The rumble of the night got intense. Manju tried to listen for the source of the sound.

A pair of luminous eyes shone at a distance near the pond. A padded tail, curved like a bow, dangled high above the patch of grass.

It was a big cat.

A leopard.

Manju gulped all his screams.

Just as stealthily he had come out of his house, he climbed up the Banyan tree to be at a safe place, away from the feasting Leopard.

He wondered whose cattle shed in the village was one sheep short that night.

He prayed to Lord Hanuman, under his stifled breath.

Manju sweat his shirt wet in the half an hour spent in cover on the Banyan tree. Once the Leopard finished eating, he walked past the tree slowly.

Now, both of Manju’s half pants were wet.

Satiated with the kill, the Leopard sauntered into the thicket under the guard of the night.

Manju fell unconscious hugging a thick branch of the mighty Banyan tree.

The following morning, when Manju opened his eyes, he saw the angelic face of his class teacher.

‘Is this a dream?’ Have I reached heaven?’ he wondered in delirium.

He saw the faces of his relived parents on the adjacent side of the bed. He had a warm quilt around his body.

‘You’re fine Manju. Don’t worry.

We are all proud of you,’ said Dhaara teacher.

‘Good morning, teacher’ he mumbled.

‘We were worried when you didn’t come to school for the ceremony. Then the school gatekeeper told us you were on a Banyan tree the whole night.’

‘I hope it wasn’t one of our sheep. The leopard….’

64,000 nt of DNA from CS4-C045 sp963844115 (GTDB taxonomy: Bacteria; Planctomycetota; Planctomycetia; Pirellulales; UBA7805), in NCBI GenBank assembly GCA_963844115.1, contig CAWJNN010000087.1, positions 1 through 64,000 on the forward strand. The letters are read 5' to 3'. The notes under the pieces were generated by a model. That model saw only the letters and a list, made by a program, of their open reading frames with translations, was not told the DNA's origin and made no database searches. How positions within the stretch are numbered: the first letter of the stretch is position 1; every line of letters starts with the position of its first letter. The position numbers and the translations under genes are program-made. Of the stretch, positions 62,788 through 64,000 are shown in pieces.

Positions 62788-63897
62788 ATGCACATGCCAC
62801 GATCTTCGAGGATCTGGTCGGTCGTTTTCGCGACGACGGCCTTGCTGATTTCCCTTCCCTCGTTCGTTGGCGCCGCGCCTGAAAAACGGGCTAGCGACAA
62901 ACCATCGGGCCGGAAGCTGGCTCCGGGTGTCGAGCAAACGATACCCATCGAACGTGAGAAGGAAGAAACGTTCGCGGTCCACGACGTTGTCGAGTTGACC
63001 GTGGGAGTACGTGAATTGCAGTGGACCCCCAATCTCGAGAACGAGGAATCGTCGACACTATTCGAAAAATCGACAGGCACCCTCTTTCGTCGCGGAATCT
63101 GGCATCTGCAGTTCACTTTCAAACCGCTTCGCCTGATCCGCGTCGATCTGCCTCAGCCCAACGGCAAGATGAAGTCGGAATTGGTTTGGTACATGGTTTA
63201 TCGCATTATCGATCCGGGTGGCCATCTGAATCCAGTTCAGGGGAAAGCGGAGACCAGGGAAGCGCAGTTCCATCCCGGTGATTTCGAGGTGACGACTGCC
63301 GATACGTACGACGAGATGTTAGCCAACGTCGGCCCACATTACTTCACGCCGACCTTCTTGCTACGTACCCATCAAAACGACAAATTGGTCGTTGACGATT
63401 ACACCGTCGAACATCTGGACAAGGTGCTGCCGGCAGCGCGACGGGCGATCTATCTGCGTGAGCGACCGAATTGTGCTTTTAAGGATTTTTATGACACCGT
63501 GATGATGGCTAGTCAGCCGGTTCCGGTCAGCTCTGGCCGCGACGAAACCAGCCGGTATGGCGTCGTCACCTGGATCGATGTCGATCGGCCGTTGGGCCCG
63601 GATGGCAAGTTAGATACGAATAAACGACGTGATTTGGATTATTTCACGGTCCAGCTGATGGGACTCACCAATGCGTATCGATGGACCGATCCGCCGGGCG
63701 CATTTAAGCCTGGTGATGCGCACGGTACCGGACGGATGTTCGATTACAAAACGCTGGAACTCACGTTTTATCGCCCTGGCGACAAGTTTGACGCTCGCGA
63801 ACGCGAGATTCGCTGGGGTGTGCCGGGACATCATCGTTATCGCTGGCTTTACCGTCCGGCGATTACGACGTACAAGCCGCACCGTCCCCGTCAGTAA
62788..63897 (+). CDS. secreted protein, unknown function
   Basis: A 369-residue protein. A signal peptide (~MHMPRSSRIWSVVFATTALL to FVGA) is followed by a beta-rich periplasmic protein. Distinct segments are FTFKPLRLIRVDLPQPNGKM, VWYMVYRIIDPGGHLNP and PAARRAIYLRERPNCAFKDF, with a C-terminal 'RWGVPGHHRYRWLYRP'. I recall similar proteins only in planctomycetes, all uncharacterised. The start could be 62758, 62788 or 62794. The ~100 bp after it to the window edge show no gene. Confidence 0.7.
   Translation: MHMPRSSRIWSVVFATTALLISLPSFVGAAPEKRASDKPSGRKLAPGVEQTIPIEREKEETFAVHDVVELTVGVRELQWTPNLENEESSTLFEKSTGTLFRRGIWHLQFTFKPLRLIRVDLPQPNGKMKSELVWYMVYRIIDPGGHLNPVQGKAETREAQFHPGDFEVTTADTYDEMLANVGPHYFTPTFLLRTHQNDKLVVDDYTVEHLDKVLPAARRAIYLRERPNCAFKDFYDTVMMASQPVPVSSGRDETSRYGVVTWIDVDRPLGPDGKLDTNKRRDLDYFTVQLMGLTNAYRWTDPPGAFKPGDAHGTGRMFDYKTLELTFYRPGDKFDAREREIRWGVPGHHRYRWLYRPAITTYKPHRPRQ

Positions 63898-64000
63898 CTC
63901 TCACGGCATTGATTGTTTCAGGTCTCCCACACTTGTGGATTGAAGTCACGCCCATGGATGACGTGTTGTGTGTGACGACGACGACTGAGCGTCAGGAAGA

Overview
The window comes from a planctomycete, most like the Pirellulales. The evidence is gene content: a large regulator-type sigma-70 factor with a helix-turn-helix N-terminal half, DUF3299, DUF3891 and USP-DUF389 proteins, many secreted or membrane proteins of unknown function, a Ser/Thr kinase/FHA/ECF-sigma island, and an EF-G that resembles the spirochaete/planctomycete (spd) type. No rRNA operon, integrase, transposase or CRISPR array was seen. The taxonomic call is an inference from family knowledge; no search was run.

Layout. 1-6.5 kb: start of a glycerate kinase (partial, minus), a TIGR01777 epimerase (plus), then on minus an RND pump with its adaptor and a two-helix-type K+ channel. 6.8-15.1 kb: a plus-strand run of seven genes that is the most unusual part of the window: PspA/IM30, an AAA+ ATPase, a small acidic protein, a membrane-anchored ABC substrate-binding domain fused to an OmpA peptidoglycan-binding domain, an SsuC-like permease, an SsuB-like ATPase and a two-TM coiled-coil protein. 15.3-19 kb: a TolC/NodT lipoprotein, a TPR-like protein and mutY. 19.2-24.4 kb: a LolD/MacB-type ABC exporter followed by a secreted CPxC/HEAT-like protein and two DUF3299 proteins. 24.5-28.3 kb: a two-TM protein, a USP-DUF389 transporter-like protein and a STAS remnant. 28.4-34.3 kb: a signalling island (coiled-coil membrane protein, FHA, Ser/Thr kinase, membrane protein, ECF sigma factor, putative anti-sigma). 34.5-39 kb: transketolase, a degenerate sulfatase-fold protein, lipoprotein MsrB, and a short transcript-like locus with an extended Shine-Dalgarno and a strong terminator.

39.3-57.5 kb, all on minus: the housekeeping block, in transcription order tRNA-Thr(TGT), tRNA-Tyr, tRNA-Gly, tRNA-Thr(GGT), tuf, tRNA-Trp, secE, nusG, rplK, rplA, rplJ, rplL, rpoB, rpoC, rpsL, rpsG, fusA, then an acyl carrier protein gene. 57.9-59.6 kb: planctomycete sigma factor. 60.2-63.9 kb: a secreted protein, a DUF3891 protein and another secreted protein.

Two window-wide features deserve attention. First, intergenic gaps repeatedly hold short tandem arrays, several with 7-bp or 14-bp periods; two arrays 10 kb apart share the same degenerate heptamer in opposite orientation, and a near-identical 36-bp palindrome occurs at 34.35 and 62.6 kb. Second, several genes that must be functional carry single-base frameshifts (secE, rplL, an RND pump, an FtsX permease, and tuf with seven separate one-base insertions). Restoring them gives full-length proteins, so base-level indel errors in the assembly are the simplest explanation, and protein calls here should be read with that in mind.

‘Sshh… Don’t worry about it.

Here, I have your medal for you.

To the bravest child in our village!’

Dhaara teacher lovingly put the medal around a supine Manju.

She ruffled Manju’s hair affectionately. The gentle sweep of her fingers was worth a thousand badges of honour.

Everything seemed to be ending well for little Manju.

A bravery medal home delivered by his loving class teacher!

Everything seemed perfect.

Just the warm quilt gave him an irresistible itch on the thigh.

He slowly reached for the spot under the quilt to scratch that itch.

That’s when he realised,

He was wearing no half-pants!

Manju slept through the whole afternoon, naked under the blanket, without a worry in the world.

Both his half-pants fluttered slowly on the clothesline by the banyan tree next to the pond.

Magic Moringa

It would be safe to say that during the testing times of the pandemic, it was the drumstick that became my saviour.
No, I am not talking about the slender pieces of wood that help me make music on the drums. I am speaking about the drumstick hanging like muted chimes on the Moringa tree in my neighbourhood.

Also known as Saragvo in Gujarati, Muringyakaya in Malayalam, this hardy fruit-bearing tree made sure my family never went to bed with an empty stomach during the lockdown.
As the days of scarcity, and uncertainty reeled on with subsequent lockdown extensions, the majestic Moringa tree in the park assured us of our food security.

The moment the sun beamed its first rays into our locality, my mother would silently make her way to the park with a long stick in her hand. After some hustling, she would be back home with a few drumstick pods and a bunch of moringa leaves.

Come lunch and we’d have a spread of sambar and rice. Without the succulent drumstick soaking in the lightly flavoured stew, the dish would pass off as dal. But its pulpy goodness, and the satisfaction of sucking on the last drip from its fibrous remains made us feel a sense of plenitude in times of utter scarcity.

However, the spice shelf soon ran out of the indispensable ingredient of sambar – tamarind.
But has the creativity of a mother ever failed us?
Each day, we’d get to taste a different kind of tanginess in our ‘sambar’. We tasted the flavour of dried raw mangoes, dehydrated amla, Malabar tamarind, lemon, or even Kokum, as a replacement for the usual tamarind spiced sambar. And each dish would outdo the one served a day earlier.

The drumstick leaves started featuring in plenty in our dishes, sometimes as saag,at times as a poriyal with grated coconut, as a leafy accompaniment in dal, at times just raw as a garnish on a cucumber and pomegranate salad.